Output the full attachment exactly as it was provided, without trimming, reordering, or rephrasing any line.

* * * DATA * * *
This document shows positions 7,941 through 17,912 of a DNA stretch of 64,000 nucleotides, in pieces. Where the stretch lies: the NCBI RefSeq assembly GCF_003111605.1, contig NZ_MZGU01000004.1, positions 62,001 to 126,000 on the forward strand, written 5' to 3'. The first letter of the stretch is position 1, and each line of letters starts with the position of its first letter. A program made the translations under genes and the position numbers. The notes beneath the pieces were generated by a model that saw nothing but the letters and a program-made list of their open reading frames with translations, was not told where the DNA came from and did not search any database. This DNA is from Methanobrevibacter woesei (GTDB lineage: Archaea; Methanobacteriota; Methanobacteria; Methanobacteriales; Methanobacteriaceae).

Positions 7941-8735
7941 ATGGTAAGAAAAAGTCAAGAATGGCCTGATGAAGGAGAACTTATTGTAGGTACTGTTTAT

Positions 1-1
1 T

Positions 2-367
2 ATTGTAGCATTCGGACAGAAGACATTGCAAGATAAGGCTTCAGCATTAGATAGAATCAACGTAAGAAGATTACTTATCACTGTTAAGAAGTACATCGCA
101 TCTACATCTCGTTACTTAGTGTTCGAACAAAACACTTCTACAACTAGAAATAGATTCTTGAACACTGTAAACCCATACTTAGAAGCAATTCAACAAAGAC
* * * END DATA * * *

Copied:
This document shows positions 7,941 through 17,912 of a DNA stretch of 64,000 nucleotides, in pieces. Where the stretch lies: the NCBI RefSeq assembly GCF_003111605.1, contig NZ_MZGU01000004.1, positions 62,001 to 126,000 on the forward strand, written 5' to 3'. The first letter of the stretch is position 1, and each line of letters starts with the position of its first letter. A program made the translations under genes and the position numbers. The notes beneath the pieces were generated by a model that saw nothing but the letters and a program-made list of their open reading frames with translations, was not told where the DNA came from and did not search any database. This DNA is from Methanobrevibacter woesei (GTDB lineage: Archaea; Methanobacteriota; Methanobacteria; Methanobacteriales; Methanobacteriaceae).

Positions 7941-8735
7941 ATGGTAAGAAAAAGTCAAGAATGGCCTGATGAAGGAGAACTTATTGTAGGTACTGTTTAT

Positions 1-1
1 T

Positions 2-367
2 ATTGTAGCATTCGGACAGAAGACATTGCAAGATAAGGCTTCAGCATTAGATAGAATCAACGTAAGAAGATTACTTATCACTGTTAAGAAGTACATCGCA
101 TCTACATCTCGTTACTTAGTGTTCGAACAAAACACTTCTACAACTAGAAATAGATTCTTGAACACTGTAAACCCATACTTAGAAGCAATTCAACAAAGAC